When I heard about the harvest theme for today, I thought about corn. So, I found some corn to bring. It isn’t in season, but it is dried and saved for ornamental fall harvest baskets. So I wondered next about how I could connect corn with vines and branches, the theme verse for this Sunday. Then I realized, it doesn’t say “grape vines,” but just “vine.” Well, lots of things are connected by vines, or trunks or stems or stalks. It is the same image. I thought about corn, I’m sure, because I have come from Native American lands, and they have grown corn for centuries! It was a staple they taught the European immigrants to this land to grow.
I hate to admit it, but vine and branches had become an ordinary and not so thought-provoking metaphor for me. I know this because when I suddenly tried to apply the metaphor to corn, it came alive in a whole new way. The metaphor had just gotten sleepy for me. But corn was wide awake, and fresh in my memory, grown by native peoples for as long as we know.
One day about a month ago I visited several very old villages.
The houses were always on high places, often even built on the edge of a cliff.
Built of adobe or rock and mud. They were visible from a distance.
Then I went to Walnut Canyon, where there were supposed to be more ancient Pueblos. But I could not imagine where, in THIS canyon.
But look closer…
All around these canyon walls, homes were built into the crevices.
Homes like these,
the way, …
There was a family just ahead of me on the trail and they had so many questions! It was so fun to listen to them wonder about life up here on a canyon wall! The question that stumped them all (and me) they finally had a chance to ask a ranger on the way out. “The information signs say these people were farmers. Where did they farm?” I wondered the same thing. Where could they farm on these cliffs?
Up on the mesa tops! The rangers have planted some sample garden plots up on the rim, which I saw later. There were still beans and corn growing there! They used deer paths and crevices in the rock to move up and down the walls of the canyon – to get to the farms on the top and the walnut trees, and to hunt and fish on the bottom.
What it takes to sustain life! I can hardly imagine such a life – living under your corn fields and above your walnut groves!
The corn patches, I saw at all the Anasazi ruins. We can learn a lot of things about vines and branches by looking at corn.
So, what is a vine? Same thing as a stalk. It is that stick, or ropey connection between the dirt and the fruit.
Branches? Leaves are as close as corn gets to having branches, I think. Corn has one single stalk, which has leaves and bears fruit, both. With grapes, there is one main vine which connects to the ground, with lots of branch vines coming out of it which bear the fruit, called canes.
What does the vine do? Same as a stalk – it drinks up water and food from the roots in the ground. The roots travel around finding nutrients for the plant. Cacti actually send out new roots quickly whenever it rains, looking to capture more water, and they let some die when the ground is dry. Juniper trees can intentionally shut off water to some of their branches so that some of the tree will die to save the life of the rest of the tree!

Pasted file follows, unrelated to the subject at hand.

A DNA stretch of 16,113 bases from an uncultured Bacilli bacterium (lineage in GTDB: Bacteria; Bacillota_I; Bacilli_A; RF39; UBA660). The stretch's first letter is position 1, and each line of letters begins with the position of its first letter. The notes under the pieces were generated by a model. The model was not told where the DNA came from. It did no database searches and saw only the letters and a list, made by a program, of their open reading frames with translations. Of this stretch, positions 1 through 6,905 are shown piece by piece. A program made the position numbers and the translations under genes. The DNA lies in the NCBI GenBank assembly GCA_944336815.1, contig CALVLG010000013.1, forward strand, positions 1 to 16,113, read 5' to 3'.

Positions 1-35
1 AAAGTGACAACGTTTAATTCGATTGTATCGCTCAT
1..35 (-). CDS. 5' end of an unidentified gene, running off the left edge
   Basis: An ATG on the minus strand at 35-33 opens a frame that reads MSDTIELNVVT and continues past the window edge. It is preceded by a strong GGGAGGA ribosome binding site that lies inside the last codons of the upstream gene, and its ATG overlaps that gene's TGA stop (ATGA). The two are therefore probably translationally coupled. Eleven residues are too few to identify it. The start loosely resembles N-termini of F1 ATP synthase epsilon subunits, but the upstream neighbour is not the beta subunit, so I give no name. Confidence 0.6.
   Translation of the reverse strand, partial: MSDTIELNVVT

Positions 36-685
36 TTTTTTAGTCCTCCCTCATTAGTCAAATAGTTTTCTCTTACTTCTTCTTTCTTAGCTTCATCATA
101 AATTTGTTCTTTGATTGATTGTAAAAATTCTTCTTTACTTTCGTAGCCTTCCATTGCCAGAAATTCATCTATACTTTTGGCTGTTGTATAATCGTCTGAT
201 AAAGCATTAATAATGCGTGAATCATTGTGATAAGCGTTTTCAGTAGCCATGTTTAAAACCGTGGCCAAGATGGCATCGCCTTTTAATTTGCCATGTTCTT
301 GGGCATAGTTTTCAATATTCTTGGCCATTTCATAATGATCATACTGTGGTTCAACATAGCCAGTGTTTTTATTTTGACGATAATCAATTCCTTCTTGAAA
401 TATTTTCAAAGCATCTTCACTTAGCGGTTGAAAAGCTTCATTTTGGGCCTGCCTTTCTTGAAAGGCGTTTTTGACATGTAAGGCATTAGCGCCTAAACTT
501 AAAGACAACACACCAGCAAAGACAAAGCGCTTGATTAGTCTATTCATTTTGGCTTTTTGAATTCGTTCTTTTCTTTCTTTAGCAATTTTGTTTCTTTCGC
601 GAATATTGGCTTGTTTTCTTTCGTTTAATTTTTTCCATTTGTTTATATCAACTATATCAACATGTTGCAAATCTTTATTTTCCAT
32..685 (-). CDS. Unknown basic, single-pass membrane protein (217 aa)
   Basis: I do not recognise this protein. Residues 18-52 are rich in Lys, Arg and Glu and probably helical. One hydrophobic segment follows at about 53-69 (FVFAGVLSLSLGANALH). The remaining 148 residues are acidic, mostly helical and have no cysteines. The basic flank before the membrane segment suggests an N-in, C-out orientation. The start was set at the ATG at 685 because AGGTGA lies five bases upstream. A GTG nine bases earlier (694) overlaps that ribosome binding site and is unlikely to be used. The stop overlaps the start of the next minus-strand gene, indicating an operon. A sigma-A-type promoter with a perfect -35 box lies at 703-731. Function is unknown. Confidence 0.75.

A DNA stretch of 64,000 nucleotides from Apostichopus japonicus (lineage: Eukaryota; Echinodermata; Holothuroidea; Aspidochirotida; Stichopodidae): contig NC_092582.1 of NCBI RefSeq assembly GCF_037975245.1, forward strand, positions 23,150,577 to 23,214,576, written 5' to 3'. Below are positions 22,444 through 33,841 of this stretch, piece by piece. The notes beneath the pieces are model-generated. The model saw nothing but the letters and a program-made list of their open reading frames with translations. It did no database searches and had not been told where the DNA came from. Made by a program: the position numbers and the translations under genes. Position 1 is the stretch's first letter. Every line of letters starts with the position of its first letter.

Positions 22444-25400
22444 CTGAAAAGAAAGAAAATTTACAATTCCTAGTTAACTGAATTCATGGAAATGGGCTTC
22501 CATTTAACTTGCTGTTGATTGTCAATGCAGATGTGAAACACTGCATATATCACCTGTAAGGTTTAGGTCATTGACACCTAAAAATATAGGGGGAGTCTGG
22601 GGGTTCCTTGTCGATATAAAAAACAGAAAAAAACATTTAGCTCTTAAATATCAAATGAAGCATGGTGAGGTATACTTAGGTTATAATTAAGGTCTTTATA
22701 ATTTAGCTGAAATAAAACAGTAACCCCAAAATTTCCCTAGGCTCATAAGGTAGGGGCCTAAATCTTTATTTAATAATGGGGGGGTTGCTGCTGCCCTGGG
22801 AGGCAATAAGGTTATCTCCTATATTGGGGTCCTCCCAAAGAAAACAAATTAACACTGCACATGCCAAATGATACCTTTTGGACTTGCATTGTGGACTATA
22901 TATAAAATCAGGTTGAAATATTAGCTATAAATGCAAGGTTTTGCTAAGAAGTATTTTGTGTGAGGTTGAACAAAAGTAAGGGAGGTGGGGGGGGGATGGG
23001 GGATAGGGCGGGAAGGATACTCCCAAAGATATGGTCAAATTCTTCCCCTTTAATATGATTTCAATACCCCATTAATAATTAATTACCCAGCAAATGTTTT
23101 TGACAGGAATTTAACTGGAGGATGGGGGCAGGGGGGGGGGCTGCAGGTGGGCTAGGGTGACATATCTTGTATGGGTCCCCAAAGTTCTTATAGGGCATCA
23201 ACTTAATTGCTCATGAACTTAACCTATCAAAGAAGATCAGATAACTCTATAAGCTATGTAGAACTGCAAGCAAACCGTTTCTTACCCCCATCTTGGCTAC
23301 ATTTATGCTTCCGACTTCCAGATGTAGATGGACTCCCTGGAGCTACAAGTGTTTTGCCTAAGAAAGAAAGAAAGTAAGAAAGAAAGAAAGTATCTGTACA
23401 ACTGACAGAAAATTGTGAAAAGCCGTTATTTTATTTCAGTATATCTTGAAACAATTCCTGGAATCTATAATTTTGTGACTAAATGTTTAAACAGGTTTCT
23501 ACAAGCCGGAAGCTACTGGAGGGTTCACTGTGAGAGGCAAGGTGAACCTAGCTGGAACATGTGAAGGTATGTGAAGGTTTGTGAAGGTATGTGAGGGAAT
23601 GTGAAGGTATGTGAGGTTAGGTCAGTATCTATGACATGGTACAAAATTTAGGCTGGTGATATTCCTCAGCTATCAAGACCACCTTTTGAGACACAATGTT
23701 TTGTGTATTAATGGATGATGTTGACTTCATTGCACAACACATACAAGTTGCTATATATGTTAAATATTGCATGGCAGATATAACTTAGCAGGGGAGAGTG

Our connections to earth, with its water and food, are less obvious than the vine, the branches. We don’t have literal roots sunk into the soil. But Jesus said that our connection to his life works just the same way. He said, he was the vine, we are the branches. He draws up the water and nutrients from the life-giving soil and sends it to us branches. Just because we don’t have roots and stay in one place, doesn’t mean we don’t need the vine, the stalk, the trunk.
This vine and branches metaphor goes at least one step further in each direction before the circle is complete. Earth could be a metaphor for God. Jesus stays connected with God, where life comes from and passes it along to us. Why? To produce corn, fruit, flowers, beauty. And to link the circle, the branches produce seeds for the next round of crops. This is really obvious with corn. Corn plants only live for a few months, they produce all those seeds in the head of corn, and then they die. But their life continues in the seed. Corn and grapes are the same that way.
Every time we eat this bread and drink this cup, we are remembering, reconnecting, with the pipeline of life, keeping God’s life flowing through us, as we return thirsty from producing and scattering seeds, feeding the world, and even offering shade and protection to the weak. It is all one life we share – the life of God, breathed into creation from the very beginning, moving through us and returning to God, with thanksgiving and praise.
As we take the cup today, remember that it is Creator’s life flowing through you because Jesus was tapped into it deep and strong. And gives God’s life to us so that we can be God’s life “above ground” – visible – in this world.
… Pastor Carley, from the Family Service on November 6, 2016
with a few photos from her sabbatical